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Migration and rural social change

Working Group 8: Migration and rural social change

Ruth McAreavey [1], Thomas Dax [2], Teresia Odel-Wieser [3], Ingrid Machold [3], Neil Argent [4]

1: Queen's University Belfast, UK; 2: Federal Institute of Less-Favoured and Mountainous Areas, Austria; 3: Federal Institute of Less-Favoured and Mountainous Areas, Austria; 4: University of New England, Australia

Co-Conveners: Menelaos Gkartzios, Newcastle University,; Leif Jensen, Penn State University,; Daniel T. Lichter, Cornell University,

This WG aims to examine the interrelationships between demographic change and political/social change in rural areas. Particularly, it seeks to explore migration patterns and experiences, the impacts on communities of destination and the shifting politics and development narratives associated with mobility of certain groups to rural areas. We invite papers that explore contemporary demographic change, internal and international migration patterns and processes in varied rural contexts.

Rural areas are dynamic places being continuously reconfigured and reconnected with other areas (both rural and urban). Additionally rural residents change across time and space due to a range of factors including migration processes, fertility behavior, family and household structures and living arrangements. Also for internal migration processes certain aspects are widely debated among scholars, particularly those regarding the relocation of an urban middle class to the countryside in search of better quality of life (rural gentrification, amenity migration). But recent global financial crises have resulted in spatial re-valuation and new patterns of mobility.

The recent uptick in international migration has meant that migrants across the globe are no longer confined to traditional migrant gateways. Unlike the past, new immigrant groups are increasingly settling in so-called `new` destinations, many of these are peripheral or predominantly rural in nature. These phenomena imply substantial socio-economic and cultural changes in these areas that also have implications for the interrelation between areas and spatial structures more generally. For instance population losses caused by low birth rate and a negative internal migration balance have for a long time characterized many rural communities. However the positive inflow of people with foreign citizenships can significantly mitigate, if not compensate, the emigration numbers in some areas.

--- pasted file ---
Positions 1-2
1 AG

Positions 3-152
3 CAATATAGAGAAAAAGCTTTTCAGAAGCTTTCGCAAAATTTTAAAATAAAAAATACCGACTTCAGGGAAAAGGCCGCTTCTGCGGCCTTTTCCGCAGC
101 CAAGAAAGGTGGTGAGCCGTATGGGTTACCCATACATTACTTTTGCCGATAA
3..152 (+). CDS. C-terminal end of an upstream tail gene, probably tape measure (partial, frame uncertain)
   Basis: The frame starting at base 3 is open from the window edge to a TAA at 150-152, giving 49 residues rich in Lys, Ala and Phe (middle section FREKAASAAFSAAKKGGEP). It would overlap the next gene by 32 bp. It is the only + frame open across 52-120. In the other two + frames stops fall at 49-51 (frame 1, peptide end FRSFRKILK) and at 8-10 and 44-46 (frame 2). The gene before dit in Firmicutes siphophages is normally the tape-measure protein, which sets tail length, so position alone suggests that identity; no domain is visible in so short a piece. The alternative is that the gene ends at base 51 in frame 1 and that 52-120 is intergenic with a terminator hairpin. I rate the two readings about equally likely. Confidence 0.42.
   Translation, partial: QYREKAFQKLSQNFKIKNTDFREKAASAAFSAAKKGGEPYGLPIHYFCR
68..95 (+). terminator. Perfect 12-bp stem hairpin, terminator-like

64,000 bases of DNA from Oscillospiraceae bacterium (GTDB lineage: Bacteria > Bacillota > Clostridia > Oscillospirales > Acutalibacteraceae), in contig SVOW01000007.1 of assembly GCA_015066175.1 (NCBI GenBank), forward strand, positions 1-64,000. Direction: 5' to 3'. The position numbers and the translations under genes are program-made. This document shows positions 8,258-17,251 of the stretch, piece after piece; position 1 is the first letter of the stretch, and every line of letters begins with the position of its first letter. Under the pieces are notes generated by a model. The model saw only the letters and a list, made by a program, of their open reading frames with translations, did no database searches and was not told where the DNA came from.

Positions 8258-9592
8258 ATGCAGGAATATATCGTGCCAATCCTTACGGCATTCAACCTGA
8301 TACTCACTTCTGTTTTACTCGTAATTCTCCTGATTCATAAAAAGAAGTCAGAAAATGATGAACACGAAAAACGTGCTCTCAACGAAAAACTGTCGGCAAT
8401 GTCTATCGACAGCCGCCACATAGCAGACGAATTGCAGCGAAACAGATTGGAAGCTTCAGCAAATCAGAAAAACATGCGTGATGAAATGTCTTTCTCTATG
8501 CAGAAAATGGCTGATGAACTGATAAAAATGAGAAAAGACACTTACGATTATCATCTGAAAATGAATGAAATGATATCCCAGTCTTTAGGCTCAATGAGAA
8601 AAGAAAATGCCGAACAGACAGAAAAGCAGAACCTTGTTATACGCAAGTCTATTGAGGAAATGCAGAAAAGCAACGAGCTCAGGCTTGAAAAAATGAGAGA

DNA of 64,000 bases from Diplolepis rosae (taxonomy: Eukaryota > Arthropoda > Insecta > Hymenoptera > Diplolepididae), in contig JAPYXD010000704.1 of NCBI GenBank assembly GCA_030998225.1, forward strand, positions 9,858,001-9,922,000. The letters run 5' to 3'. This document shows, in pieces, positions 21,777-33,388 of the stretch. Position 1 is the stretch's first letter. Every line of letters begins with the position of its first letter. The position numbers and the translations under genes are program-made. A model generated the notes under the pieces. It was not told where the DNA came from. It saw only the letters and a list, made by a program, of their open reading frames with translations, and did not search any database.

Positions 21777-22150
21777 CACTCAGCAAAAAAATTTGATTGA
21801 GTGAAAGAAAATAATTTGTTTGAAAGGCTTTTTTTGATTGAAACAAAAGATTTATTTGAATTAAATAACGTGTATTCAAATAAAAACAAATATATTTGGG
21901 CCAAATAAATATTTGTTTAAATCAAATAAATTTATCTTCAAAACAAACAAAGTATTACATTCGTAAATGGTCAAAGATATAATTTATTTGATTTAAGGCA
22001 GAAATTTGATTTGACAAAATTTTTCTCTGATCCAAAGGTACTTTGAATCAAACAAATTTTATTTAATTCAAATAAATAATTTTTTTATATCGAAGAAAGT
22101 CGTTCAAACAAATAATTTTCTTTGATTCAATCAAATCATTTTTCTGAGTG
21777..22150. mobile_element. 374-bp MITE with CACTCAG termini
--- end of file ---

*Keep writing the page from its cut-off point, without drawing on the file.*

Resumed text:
Paper proposals are invited to deal with the following focus areas:

  • Amidst the growing complexity and intensity of population movements and associated population structural change, many rural areas are struggling to meet the challenges of catering for, inter alia, ageing and socio-economically disadvantaged populations. Papers that present informed, current perspectives on the changing demographic face of rural areas in these troubled contexts are welcome.
  • Demographic changes accentuate the tendencies towards an increase in social diversity in rural communities. The focus on a potential-oriented perspective may provide incentives for new ideas and innovative activities for regional policies. Papers regarding the performance of a fruitful living together (good and bad practice) and the relevance of institutional actor networks and governance structures (oriented at an environment of “welcoming communities”) are particularly welcome.
  • Contributions are welcome that touch upon theoretical, socio-historical and/or research issues associated with the quality of life in rural areas which experience the settlement of immigrant groups and ethnic groups.
  • We welcome contributions that examine how new socio-economic transformations arising from contemporary demographic change including migration processes provide opportunities and/or challenge rural communities. Papers may address the role of crisis phenomena within cities in providing new (and perhaps conflicting) constructions of the countryside across (new and established) residents and policy makers. Submissions are welcomed that explore the complexity of factors that influence migration and these rural transformations, inter-group relationships, and social incorporation or integration.

We welcome critical explorations of the limitations of existing theories and proposals that provide new ways of framing modern migration and demographic behaviour. Contributions providing empirical evidence are also welcomed as are papers examining the implications for rural communities and connections to society and public policy.